Yeesh. I rebuilt my ThinkPad yesterday, moving from Fedora to Zorin , and got around to my Mycroft configuration sometime around 1:30 in the morning today. Could NOT get things working with the AWS Polly TTS. I spent at LEAST 90 minutes today going back and fixing what my sleep deprived brain screwed up last night. It turns out I'm not in my 20s anymore, and my brain doesn't work as well as it used to in the wee hours of the morning.
@submariner I've been really liking it. My cousin suggested it. He has a tendency to try out distros that are a little farther afield than the vanilla stuff I try, and he really likes it too. I fired it up in a VM for a while, and liked it there, but it was a little sluggish (In a VM? Who could have guessed?). I fired it up on a Live stick on my laptop and it was really responsive and the UI is inline with my personal preferences. Short story long, big fan so far.
@sbanwart I've been using Fedora for the last two versions, but before that I almost always was some kind of Ubuntu based system. That includes Mint and other derivatives. The latest Fedoras have been really nice.
@mike I locked myself out of the management interface of my ESXi host the night before last and I was moments away from reinstalling the OS. I went to sleep instead and fixed it the next day within seconds because oh yeah, there's this thing called the console ya dummy.
@mike I tried Zorin on the previous version, I think I actually bought it too. It’s a great distro that doesn’t get enough air time IMO.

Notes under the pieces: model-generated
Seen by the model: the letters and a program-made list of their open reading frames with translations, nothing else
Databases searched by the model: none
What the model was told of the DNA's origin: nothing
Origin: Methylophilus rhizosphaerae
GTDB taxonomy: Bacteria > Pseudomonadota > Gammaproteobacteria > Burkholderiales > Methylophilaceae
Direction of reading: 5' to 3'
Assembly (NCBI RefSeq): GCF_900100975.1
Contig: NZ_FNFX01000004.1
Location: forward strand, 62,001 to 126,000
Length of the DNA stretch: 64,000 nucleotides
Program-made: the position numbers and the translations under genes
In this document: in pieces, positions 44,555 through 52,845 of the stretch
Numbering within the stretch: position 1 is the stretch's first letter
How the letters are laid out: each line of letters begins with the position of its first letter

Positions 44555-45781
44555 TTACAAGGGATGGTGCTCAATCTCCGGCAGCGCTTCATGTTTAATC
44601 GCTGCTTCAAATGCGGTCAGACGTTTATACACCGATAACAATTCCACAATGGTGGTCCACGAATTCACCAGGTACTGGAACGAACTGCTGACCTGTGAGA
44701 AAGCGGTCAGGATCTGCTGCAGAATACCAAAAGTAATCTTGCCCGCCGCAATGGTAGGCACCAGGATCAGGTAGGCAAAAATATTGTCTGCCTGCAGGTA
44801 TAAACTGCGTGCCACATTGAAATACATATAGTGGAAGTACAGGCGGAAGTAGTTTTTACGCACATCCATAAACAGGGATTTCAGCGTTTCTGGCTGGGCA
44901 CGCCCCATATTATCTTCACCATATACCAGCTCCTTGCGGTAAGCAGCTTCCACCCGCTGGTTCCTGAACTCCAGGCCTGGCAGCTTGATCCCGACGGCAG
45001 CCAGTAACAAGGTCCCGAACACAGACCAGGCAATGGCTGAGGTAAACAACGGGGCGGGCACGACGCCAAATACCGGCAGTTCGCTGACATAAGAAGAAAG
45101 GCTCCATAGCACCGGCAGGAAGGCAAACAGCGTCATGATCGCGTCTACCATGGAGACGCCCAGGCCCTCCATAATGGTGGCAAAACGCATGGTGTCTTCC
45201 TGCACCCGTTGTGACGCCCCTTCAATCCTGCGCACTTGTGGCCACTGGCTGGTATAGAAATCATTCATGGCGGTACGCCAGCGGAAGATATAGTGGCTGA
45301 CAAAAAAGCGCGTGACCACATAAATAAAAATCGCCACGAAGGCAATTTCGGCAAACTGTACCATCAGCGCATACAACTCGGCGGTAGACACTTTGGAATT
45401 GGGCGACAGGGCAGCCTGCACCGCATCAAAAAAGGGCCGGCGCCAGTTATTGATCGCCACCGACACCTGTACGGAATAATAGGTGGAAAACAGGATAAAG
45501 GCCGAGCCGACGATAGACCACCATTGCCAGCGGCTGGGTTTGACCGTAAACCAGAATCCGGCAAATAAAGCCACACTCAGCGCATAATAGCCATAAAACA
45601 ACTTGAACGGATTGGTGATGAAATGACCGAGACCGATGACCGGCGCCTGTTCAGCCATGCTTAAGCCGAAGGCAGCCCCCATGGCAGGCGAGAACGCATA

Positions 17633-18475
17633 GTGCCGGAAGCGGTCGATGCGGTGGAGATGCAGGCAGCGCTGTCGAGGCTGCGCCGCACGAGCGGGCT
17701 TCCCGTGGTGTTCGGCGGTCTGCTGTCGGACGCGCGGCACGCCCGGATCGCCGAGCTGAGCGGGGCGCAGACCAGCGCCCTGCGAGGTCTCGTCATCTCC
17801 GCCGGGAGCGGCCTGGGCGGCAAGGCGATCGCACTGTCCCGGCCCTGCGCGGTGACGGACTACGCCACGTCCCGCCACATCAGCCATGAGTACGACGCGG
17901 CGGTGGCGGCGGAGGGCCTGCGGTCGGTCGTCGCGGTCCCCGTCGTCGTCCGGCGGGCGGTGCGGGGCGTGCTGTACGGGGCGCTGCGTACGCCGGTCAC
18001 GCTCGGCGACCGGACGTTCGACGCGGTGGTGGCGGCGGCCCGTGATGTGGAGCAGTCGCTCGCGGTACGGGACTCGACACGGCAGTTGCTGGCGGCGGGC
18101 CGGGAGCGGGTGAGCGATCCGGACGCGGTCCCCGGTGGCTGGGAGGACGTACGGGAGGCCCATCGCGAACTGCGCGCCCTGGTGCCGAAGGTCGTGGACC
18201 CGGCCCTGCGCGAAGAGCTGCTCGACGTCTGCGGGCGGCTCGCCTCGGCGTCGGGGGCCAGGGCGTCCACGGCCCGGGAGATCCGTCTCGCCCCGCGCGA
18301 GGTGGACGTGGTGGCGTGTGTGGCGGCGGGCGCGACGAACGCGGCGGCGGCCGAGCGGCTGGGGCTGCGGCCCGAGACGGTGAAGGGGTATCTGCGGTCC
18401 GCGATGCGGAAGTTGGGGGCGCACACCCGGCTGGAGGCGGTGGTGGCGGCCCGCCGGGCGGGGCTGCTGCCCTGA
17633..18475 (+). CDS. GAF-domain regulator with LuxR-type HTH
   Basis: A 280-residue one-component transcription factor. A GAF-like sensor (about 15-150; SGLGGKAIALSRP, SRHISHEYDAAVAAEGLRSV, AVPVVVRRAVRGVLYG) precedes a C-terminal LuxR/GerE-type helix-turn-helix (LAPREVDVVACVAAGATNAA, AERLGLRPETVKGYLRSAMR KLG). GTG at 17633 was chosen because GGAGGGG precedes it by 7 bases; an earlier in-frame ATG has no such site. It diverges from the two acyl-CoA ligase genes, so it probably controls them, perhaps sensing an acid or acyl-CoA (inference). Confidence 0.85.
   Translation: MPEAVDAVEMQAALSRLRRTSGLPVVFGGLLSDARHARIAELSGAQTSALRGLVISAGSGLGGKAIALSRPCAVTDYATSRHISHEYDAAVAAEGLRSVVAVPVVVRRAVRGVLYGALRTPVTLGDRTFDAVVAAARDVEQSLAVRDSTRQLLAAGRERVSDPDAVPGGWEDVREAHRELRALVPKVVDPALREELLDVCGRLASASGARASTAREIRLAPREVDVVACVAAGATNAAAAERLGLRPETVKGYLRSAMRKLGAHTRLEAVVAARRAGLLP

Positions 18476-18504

@mike @kev I too don't think Zorin looks like elementary, but it has that same vibe of clean, well thought out UI and attention to detail.
Although the GNOME vertical workspaces feel weird to me on Zorin, I'm enjoying having a system tray, multi source software centre, a little more control, and the more charcoal dark mode UI is much more to my liking and fits with my preference for Nord colours.
The one thing I really miss from elementary is the Super-F floating window, a better YouTube popup!
@kev @ianmjones They offer several different layout options that you can choose from as part of the initial configuration, and I chose the Win11ish one. Even had the centered task bar when it started, but I moved stuff around to be a little bit more traditional. I like the way the app menu worked the best for that configuration.
@mike out of interest, what do you use the Polly TTS for? An assistant to read long documents to you?
@simon I use it for the #Mycroft voice output. MycroftAI has made some pretty good advancements in the last 5ish years that I've been supporting them, but their voices are pretty sad. They have the original AP voice, which I still use on my Mark I, they have a "newer" American voice, and the Google Voice is an option. Even the Google voice isn't actually from their assistant, it's what reads out from their translation site. AWS Polly has been the easiest alternative to get running.